We all want to be healthy and happy. Good health and happiness are perhaps the two single most important, worthwhile and universal goals any human being could want to attain in life.
As a student of Traditional Chinese Medicine (TCM), I’ve learned that the most important principles for achieving and maintaining good physical and mental health are balance and moderation in all things.
Not too much. Not too little. Take the middle road.
I know this may sound too Eastern for many of my Western-thinking friends. But there’s a lot of wisdom in this middle-of-the-road approach.
And this approach is reflected in each of the four aspects to preserving good health, as described in the Yellow Emperor’s Classic of Internal Medicine.
1. Nurturing the mind
It’s quite natural for us to feel different emotions at different times in response to changes in our environment.
However, an emphasis on one particular emotion will disrupt the natural cycles of energy transformation and circulation within our body. Over a period of time, this can lead to physical and mental imbalances, and even serious diseases.
In particular, over-excitement harms the heart, anger harms the liver, sadness harms the lungs, pensiveness harms the spleen, and fear harms the kidneys.
So to maintain good health, we need to keep our mind calm and emotions balanced. Mind-body exercises such as yoga, meditation, Qigong and Tai Chi are all good tools to help harmonize our mind and emotions.
2. Engaging in proper physical exercise
Physical movements are essential for good health. Not enough exercise, or too much exercise, can create undue stress and imbalance within our body.
If you’re like me, someone who sits in front of the computer for hours and engages in a lot of mental activities, getting physical is absolutely essential to maintain balance.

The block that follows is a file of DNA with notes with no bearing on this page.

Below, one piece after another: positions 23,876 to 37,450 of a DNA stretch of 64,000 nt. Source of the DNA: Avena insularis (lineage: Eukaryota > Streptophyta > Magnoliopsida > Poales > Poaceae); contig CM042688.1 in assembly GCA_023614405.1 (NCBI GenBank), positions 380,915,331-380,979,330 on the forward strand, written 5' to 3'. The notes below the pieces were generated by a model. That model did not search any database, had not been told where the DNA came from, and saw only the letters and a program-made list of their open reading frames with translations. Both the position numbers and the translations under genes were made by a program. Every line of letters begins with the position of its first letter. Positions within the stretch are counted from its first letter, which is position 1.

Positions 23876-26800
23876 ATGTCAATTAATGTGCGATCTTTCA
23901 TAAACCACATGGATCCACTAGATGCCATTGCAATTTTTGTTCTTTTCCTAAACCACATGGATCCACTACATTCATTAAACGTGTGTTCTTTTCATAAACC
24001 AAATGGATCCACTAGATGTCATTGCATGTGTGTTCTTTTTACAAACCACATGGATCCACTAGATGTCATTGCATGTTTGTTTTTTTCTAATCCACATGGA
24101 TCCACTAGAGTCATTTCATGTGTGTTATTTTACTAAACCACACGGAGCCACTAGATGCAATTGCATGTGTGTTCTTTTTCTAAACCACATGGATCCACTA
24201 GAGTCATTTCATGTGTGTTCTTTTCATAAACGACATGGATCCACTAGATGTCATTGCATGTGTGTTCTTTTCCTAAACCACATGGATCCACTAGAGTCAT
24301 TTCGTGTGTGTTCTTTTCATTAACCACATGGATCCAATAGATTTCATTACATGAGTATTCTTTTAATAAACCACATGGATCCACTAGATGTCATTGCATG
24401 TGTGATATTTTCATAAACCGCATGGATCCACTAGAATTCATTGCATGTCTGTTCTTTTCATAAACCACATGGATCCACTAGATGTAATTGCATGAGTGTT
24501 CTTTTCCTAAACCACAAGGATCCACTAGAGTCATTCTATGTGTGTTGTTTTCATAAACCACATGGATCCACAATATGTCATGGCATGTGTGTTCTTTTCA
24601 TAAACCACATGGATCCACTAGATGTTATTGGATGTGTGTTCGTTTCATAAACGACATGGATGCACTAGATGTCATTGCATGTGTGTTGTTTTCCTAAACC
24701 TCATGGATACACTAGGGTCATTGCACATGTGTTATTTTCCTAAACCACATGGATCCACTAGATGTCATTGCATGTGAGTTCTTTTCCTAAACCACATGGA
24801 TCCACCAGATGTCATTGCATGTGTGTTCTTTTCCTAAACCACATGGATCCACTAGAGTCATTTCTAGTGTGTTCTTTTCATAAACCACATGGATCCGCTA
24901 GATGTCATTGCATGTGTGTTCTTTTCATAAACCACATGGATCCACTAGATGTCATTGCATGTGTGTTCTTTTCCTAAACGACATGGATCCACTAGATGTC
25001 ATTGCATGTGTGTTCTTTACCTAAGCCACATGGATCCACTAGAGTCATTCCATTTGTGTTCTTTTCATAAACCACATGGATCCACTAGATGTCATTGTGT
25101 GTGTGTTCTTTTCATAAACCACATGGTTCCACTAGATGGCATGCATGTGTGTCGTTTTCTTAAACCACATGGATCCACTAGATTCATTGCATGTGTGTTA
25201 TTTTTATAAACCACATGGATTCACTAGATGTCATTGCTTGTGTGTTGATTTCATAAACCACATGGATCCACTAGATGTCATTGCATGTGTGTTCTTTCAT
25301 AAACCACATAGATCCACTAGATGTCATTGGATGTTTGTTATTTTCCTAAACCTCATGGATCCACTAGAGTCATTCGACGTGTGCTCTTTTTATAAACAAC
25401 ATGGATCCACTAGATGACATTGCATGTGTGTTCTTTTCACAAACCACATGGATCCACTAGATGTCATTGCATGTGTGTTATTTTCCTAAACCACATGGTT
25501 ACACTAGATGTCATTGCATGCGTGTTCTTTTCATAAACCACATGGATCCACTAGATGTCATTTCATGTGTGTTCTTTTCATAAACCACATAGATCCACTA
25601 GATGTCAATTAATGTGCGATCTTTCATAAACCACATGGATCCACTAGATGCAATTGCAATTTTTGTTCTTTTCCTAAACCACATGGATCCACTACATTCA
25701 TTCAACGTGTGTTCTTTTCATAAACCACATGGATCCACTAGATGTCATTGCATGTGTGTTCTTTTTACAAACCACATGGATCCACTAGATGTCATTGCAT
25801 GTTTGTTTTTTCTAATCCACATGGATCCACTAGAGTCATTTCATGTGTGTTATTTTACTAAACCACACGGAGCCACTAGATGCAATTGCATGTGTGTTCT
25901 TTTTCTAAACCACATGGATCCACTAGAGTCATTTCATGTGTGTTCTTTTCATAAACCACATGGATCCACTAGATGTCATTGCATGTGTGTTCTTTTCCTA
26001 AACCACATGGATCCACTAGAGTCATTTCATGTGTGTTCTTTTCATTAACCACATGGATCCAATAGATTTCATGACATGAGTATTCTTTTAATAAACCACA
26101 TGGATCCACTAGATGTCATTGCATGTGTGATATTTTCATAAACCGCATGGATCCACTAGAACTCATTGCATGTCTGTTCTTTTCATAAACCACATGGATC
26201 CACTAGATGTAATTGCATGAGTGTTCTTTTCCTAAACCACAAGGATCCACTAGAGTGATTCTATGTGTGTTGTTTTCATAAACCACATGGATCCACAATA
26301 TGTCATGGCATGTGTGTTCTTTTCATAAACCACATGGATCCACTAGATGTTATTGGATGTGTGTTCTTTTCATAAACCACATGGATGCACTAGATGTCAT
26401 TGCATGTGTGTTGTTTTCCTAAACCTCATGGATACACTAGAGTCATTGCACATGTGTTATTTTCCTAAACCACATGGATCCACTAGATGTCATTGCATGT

3. Maintaining an adequate, balanced diet
TCM emphasizes the balance of our meals through the five flavors: sour, bitter, sweet, spicy and salty.
Sour benefits the liver, but excess harms it.
Bitter benefits the heart, but excess harms it.
Sweet benefits the spleen, but excess harms it.
Spicy benefits the lungs, but excess harms it.
Salty benefits the kidneys, but excess harms it.
Of course, there are other ways to balance our diet, too, such as balancing hot and cold temperatures, balancing the colors, and balancing the various types of foods.
4. Adapting to the ever-changing environmental conditions
We’re a part of nature. So to maintain good health, we need to live in harmony with the changing seasons and other environmental influences.
In the spring and summer, one is more active, pouring energy outward. And in the autumn and winter, one needs to conserve energy, becoming more inwardly reflective.
This is also true with regards to women’s menstrual cycles. In the first half of the cycle, women are more active and expressive. And in the second half of the cycle, women are more withdrawn and reflective.
When we live in accordance with these natural rhythms, we create harmony in our lives. Otherwise, disharmony can result.
Creating balance and harmony in our daily lives can be challenging, but it’s certainly worthwhile. In fact, it’s essential to attain good health and happiness.
I’m by no means a master in the art of balance and harmony. Every day I feel like a humble student in the big classroom of life.
I’m learning. So are you. So are all of us. I hope we can all share what we’ve learned, and support one another to live in peace, joy and harmony.